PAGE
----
On Friday night, 9th October, the bard Shug will be in Montrose reading with Raymond Vettese in a gig arranged by the brilliant Rachel Fox at the Links Hotel. 7.30 kick off.

Then on Monday 12th October he will appear in Poetry Doubles with the excellent Imtiaz Dharker in the Robert Burns Centre in Dumfries starting 7.00pm.

Round about 10 in the evening of the 12th October the bard Shug will then disappear, like Brigadoon, for another 100 years.

Friday, October 02, 2009

Paddy Kelly and the Banjo Tree

Paddy Kelly and the Banjo Tree

Paddy Kelly, sent oan an eerant
by his auld Mither,
wastit a the cash oan lager
an when he wis plaistert
stummled oan a banjo,
takt it hame, gey prood o himsel.
His ma leathered him.
Whit de ye think yer dain
saunterin back here bluitert wi a banjo
ye saucie gowk, an a the siller gan?
Couped it richt oot the windae.
Next day whit do ye think
but a big braw magic banjo tree?
Paddie’d tak a new yin every day
and strum a the way tae the village:
he didnae hae tae be fu tae play it,
but awbody else had tae be
tae thole listenin,
so the hale toon’s economy was sauft.

Friday, September 25, 2009

Peter Pan

Peter Pan

There’s a picture of him,
moustache at half mast
like Neville Chamberlain’s,
tiny man in a flasher’s coat
with a St Bernard’s, Nana
you presume, waist high.
He’s half turned as though he knew
the camera, like life, was unkind
and found only gravity in his face
now, the jowls, the joyless lips,
the eyes dead as space.
He said to clap if you believe,
but this was after Flanders
and Neverland had taken
all the pure and heartless.
What was left was Jim.

Sunday, September 20, 2009

Ghost Story

Ghost Story

Down an alley telling tales
to 12 year olds. They gasp,
scan the shadows for body parts,
and horses come from hell

(of course it’s lies,
no children were murdered here
and made into pies).

“Later when you go past,
you might feel a hand
plucking at your sleeve” and
see in the smudge of glass

a small child, moon eyed,
the image of yourself,
that year, that night,
so rapt and so alive

(it’s sad but true,
the only haunting here’s
by you).

Tuesday, September 15, 2009


Second in the new strange series

Not the Usual Gypsy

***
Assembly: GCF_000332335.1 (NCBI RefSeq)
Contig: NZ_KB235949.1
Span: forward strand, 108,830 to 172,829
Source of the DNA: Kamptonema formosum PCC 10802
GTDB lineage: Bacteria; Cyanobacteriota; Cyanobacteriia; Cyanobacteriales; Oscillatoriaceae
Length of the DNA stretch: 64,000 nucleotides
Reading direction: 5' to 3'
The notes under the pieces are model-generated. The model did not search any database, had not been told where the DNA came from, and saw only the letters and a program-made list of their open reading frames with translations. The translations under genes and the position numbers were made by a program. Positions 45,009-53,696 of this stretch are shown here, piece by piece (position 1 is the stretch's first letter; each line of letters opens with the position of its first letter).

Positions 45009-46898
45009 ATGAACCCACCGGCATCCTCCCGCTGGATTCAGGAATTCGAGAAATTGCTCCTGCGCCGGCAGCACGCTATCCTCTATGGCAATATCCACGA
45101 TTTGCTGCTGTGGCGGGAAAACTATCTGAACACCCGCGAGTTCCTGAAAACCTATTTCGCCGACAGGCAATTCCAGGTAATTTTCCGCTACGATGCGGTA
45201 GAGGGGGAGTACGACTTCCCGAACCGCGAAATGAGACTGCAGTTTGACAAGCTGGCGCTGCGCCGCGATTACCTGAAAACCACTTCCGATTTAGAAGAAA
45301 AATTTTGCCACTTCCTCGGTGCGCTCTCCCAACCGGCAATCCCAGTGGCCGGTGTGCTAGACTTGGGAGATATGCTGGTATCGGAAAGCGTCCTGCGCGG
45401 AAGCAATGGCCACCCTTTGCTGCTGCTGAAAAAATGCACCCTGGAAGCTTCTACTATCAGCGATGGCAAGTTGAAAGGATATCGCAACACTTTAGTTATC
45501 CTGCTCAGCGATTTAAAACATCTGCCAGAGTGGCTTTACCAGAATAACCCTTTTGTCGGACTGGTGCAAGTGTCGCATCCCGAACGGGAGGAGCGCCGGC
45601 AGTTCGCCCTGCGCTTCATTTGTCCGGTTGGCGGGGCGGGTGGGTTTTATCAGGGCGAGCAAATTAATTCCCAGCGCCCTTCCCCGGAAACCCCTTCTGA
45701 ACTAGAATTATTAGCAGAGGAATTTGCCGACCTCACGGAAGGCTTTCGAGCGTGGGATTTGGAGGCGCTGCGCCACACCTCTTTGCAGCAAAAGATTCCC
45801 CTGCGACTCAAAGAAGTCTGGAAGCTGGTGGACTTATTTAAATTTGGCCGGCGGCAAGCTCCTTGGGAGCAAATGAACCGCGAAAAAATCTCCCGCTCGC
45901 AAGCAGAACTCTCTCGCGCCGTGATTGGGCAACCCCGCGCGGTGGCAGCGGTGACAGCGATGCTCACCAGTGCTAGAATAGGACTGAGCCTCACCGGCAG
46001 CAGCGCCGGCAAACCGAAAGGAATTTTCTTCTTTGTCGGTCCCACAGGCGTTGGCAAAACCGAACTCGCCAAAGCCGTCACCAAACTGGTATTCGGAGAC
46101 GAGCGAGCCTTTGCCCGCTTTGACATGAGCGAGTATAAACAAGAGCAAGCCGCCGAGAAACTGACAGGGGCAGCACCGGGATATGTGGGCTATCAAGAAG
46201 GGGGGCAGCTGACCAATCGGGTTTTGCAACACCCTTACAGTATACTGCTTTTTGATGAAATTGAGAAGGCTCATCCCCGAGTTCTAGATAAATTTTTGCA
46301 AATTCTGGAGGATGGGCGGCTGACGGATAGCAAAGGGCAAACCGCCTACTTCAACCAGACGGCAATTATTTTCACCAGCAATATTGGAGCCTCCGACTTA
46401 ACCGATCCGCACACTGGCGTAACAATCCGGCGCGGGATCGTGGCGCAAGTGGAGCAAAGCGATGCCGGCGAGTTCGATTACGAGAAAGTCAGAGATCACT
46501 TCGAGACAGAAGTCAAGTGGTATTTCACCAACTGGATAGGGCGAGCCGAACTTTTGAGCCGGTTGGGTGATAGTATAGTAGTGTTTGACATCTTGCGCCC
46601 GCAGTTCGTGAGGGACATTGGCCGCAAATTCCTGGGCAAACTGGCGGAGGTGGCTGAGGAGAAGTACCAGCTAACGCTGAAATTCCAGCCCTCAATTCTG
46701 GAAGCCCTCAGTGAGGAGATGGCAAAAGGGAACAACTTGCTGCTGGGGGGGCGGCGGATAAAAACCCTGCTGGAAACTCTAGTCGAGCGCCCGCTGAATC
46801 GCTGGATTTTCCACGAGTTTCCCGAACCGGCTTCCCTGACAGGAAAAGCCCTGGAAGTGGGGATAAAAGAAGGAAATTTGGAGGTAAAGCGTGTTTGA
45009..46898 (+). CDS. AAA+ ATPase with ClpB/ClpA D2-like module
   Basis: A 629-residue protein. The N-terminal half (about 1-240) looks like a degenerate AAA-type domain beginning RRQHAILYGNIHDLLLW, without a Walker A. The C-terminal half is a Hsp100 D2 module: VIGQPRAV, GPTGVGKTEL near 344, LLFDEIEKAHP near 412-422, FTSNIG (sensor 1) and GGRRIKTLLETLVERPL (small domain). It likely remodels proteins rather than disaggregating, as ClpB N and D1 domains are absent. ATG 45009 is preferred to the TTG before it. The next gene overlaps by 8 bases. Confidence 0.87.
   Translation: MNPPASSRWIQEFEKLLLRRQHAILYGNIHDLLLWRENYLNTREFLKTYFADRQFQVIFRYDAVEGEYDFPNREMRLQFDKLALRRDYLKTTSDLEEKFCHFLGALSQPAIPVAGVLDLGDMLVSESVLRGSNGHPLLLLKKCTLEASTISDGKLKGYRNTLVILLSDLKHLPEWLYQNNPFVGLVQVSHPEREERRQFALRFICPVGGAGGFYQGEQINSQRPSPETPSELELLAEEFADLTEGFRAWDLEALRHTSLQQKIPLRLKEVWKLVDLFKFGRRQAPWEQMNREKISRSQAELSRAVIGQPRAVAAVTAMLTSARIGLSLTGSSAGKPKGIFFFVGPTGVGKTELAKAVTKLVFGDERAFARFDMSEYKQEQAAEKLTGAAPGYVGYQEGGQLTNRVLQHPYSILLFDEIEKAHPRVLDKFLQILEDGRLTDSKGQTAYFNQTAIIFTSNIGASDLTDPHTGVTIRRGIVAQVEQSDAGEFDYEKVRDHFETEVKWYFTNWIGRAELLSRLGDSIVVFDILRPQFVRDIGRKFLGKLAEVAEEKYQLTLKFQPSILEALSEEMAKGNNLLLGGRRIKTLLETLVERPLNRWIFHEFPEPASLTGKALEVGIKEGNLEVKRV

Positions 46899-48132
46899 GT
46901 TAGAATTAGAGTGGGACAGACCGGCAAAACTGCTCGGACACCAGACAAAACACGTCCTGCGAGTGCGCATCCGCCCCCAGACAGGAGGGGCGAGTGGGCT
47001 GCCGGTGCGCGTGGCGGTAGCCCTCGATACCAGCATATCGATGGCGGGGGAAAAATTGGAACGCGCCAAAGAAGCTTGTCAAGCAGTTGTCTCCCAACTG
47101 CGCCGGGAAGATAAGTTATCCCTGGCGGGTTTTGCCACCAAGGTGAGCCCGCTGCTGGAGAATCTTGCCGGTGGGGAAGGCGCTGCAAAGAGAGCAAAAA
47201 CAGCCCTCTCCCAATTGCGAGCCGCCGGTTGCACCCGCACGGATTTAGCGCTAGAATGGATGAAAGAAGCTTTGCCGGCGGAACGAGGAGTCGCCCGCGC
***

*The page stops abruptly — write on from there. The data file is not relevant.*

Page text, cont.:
She came from behind
a group of shoppers
like a left arm bowler,
took my hand in the kind

of grip you expect,
prior to being conned.
You’re going on holiday
in the next few days,

without your wife,
but your mother will be there.
Aha, I am about to say,
with a rueful smile,

but she shakes her head,
I know she’s dead.
And long since.
You’re tired of work, she says.

I am fishing
for a fiver to swop
for a piece of wishful thinking
but she tells me I won’t

ever have much money.
In that alley beside TJ Hughes,
I wonder: surely then, love.
In her grey eyes nothing

but people passing, as if tipped
off the end of the world.

Feed Ma Lamz

Feed Ma Lamz

Amyir gaffirrz Gaffir. Hark.

nay fornirz ur communists
nay langwij
nay lip
nay laffin ina sunday
nay g.b.h. (septina wawr)
nay nooky huntn
nay tea-leaven
nay chanty rasslin
nay nooky huntn nix doar
nur kuvitn their ox

Oaky doaky. Stick way it.
- rahl burn thi lohta yiz.

Tom Leonard

Tuesday, September 08, 2009

Roy Campbell

Next up in McMillan’s occasional series of favourite maverick poets is Roy Campbell.

Born in South Africa in 1901 from Scottish parents, Campbell was one of the most brilliant of a generation of poets in the 1940s and 50s that included Louis MacNeice, Cecil Day Lewis, Stephen Spender, Dylan Thomas and WH Auden. His poetry contains brilliant and vivid evocations of landscape and pictures of exotic detail and clarity. His poetic eye was lit by Mediterranean and African sunlight: he spent much of his life in Spain and Portugal and served his war years in Kenya.

Mass at Dawn

I dropped my sail and dried my dripping seines
Where the white quay is chequered by cool planes
In whose great branches, always out of sight,
The nightingales are singing day and night.
Though all was grey beneath the moon’s grey beam,
My boat in her new paint shone like a bride,
And silver in my baskets shone the bream:
My arms were tired and I was heavy-eyed,
But when with food and drink, at morning-light,